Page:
Rules of Conduct

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Much of the attention on the Colored Conventions, and on the minutes of these conventions, has focused on content—the important issues about educational access, emigration, legal and labor rights that were debated and entered into the record year after year [1]. When we focus on the conventions with an eye to unpacking the political rituals that were engaged in these debates, we notice how the minutes record a specific type of behavior—curating a performance as they likewise curate discussions of issues of the day. In order to better understand the conventions as shaping not only the political discourse of the Black community but also standards of social behavior, we need to understand how the performance of these social norms were critically important to the goals of the Colored Conventions and the principles they espoused.

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Audience Conduct at the 1869 National Colored Convention in Washington D.C. Detail of a sketch by Theo R. David, "The National Colored Conventions in Session in Washington D.C." Published in Harper's Weekly, 6 Feb. 1869. Photograph courtesy of James Casey and the Colored Conventions Project. 

In the image above, we can glean some of these expectations of conduct. On the left, a man escorts a woman to her seat, while two women and a child talk together on the right. Another man overlooks their conversation. Possibly, he is waiting to be introduced or greeted; or perhaps he is the escort of one or all of the ladies. The image exudes an air of gentility, emphasized by the clothes of those in attendence. As a public event open to both sexes, the conventions would be guided by strict conduct expectations expressed via dress, conversation, and the way in which delegates worded their addresses.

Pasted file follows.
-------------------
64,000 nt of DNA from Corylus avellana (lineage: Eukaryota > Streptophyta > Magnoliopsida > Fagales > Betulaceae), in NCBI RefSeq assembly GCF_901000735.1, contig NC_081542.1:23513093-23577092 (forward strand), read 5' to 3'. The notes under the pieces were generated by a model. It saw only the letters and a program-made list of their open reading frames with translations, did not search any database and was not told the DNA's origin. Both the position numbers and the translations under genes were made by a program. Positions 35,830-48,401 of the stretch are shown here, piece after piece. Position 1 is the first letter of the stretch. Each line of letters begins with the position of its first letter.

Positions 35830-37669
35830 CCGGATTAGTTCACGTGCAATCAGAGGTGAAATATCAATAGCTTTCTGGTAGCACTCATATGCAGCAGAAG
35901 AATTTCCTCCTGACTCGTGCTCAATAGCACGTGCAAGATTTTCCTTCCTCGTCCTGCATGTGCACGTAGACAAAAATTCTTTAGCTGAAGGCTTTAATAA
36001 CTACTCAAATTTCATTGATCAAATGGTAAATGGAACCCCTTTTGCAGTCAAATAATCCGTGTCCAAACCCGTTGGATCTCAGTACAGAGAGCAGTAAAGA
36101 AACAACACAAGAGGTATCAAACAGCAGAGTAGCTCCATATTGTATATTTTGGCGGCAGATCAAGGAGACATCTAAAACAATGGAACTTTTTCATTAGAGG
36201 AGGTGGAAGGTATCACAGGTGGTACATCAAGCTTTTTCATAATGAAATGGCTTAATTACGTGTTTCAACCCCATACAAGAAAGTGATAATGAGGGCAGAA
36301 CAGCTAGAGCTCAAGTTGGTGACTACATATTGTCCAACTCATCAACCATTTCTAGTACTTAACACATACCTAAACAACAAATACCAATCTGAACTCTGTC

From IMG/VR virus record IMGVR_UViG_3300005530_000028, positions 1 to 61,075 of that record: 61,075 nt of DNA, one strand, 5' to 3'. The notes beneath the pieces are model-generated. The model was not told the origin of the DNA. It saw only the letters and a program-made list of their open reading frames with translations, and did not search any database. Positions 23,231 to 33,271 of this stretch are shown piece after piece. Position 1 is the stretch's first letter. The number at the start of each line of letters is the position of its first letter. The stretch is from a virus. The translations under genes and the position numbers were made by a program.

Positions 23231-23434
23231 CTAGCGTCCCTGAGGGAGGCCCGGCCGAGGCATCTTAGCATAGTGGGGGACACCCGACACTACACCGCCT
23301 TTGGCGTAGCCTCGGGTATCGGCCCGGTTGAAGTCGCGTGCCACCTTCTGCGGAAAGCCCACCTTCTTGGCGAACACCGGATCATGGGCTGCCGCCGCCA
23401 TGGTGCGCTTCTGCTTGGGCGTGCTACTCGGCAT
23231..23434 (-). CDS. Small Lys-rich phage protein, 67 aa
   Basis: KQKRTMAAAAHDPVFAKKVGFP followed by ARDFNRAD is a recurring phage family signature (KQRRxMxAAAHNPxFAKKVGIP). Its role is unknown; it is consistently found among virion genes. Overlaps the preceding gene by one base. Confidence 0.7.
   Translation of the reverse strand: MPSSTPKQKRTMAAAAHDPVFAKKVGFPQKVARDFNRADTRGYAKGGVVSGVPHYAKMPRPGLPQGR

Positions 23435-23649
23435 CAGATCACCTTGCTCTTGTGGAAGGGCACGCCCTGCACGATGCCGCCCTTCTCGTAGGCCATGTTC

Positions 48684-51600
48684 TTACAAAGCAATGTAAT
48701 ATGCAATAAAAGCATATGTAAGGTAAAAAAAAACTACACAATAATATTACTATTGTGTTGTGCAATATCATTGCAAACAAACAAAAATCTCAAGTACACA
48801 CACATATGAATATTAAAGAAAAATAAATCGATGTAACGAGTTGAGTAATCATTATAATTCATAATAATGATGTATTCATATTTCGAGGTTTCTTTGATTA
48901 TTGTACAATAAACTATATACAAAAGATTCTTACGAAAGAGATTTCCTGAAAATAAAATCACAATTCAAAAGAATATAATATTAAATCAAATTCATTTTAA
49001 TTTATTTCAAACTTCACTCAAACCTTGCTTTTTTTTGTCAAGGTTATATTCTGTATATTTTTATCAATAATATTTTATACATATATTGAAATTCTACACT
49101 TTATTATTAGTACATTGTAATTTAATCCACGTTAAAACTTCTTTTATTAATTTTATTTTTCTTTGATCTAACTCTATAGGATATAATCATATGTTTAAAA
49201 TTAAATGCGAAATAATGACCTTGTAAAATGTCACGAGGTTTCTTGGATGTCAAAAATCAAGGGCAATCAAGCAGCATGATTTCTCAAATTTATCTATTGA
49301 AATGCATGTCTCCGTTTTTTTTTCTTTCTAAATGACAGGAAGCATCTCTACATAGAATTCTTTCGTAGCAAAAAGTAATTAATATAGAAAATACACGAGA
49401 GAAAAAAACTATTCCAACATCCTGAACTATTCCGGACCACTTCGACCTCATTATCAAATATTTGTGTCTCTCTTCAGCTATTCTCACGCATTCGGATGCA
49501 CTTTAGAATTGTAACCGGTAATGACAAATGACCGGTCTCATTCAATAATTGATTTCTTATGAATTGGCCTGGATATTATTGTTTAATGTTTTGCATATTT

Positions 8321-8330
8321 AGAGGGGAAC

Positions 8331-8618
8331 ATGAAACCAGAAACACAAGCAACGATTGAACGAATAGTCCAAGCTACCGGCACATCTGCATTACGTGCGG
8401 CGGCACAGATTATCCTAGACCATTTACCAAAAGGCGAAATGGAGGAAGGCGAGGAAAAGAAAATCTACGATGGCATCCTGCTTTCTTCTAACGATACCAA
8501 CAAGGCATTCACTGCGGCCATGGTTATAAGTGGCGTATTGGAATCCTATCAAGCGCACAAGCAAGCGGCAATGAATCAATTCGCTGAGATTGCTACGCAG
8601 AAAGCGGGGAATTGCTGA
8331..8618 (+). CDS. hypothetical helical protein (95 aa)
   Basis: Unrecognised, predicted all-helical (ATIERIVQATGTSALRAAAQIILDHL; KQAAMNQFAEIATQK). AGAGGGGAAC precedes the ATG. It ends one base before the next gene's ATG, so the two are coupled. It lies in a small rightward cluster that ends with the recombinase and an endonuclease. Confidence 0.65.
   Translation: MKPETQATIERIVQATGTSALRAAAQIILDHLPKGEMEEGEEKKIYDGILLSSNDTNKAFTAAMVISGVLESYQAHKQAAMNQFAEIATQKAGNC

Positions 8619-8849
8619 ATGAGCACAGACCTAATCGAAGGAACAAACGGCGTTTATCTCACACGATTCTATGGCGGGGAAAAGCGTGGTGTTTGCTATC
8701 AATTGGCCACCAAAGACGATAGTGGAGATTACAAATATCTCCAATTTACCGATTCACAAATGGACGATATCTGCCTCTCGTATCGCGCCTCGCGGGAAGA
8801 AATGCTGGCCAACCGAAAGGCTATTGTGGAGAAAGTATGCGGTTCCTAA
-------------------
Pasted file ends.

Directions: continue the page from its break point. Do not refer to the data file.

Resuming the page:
Throughout the minutes, we can trace references to quite a few rules of conduct that would have been widely understood by audiences of that time for the social norms that they represent. These rules are related to both the political codes of conduct—such as who can speak and for how long—but also to the type of behaviors deemed socially acceptable from attendees. The minutes offer commentary upon the expected behavior of delegates as well as the broader audience who participated in this ritualized event.

References

[1] For analysis of the ways these debates played out in conventions see: Bella Gross, Clarion Call: The History and Development of the Negro People’s Convention Movement in the United States from 1817-1840 (NY: 1947); Howard Holman Bell, Survey of the National Negro Convention Movement (NY: Arno Press, 1969); Julie Winch, Philadelphia’s Black Elite: Activism, Accommodation and the Struggle for Equality, 1787-1848 (Philadelphia: Temple University Press, 1988); C. Peter Ripley, ed. The Black Abolitionist Papers, volume III (Chapel Hill: The University of North Carolina Press, 1991), introduction; Stanley Harrold, The Rise of Aggressive Abolitionism: Addresses to the Slaves (Lexington: University Press of Kentucky, 2004); Patrick Rael, Black Identity and Black Protest; and Leslie Harris, In the Shadow of Slavery, chapters six and seven; John Ernest, Liberation Historiography: African American Writers and the Challenge of History, (UNC 2004); Harry Reed, Platform for Change.  The Foundations of the Northern Free Black Community, 1775-1865  (East Lansing: Michigan State University Press, 1994).